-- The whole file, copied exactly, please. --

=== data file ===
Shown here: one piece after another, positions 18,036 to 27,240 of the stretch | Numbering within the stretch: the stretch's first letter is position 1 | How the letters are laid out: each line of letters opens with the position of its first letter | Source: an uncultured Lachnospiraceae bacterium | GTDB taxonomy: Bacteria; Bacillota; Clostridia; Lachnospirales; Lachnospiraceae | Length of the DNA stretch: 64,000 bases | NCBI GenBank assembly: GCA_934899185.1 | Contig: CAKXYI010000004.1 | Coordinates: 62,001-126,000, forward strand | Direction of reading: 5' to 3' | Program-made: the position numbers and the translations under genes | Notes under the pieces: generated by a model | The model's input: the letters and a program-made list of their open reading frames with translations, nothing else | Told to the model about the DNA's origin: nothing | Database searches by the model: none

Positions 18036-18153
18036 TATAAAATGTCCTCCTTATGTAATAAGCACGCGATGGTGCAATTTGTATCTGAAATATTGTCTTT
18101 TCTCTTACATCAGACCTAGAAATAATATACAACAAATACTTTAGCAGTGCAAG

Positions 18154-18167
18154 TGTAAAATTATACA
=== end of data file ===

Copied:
Shown here: one piece after another, positions 18,036 to 27,240 of the stretch | Numbering within the stretch: the stretch's first letter is position 1 | How the letters are laid out: each line of letters opens with the position of its first letter | Source: an uncultured Lachnospiraceae bacterium | GTDB taxonomy: Bacteria; Bacillota; Clostridia; Lachnospirales; Lachnospiraceae | Length of the DNA stretch: 64,000 bases | NCBI GenBank assembly: GCA_934899185.1 | Contig: CAKXYI010000004.1 | Coordinates: 62,001-126,000, forward strand | Direction of reading: 5' to 3' | Program-made: the position numbers and the translations under genes | Notes under the pieces: generated by a model | The model's input: the letters and a program-made list of their open reading frames with translations, nothing else | Told to the model about the DNA's origin: nothing | Database searches by the model: none

Positions 18036-18153
18036 TATAAAATGTCCTCCTTATGTAATAAGCACGCGATGGTGCAATTTGTATCTGAAATATTGTCTTT
18101 TCTCTTACATCAGACCTAGAAATAATATACAACAAATACTTTAGCAGTGCAAG

Positions 18154-18167
18154 TGTAAAATTATACA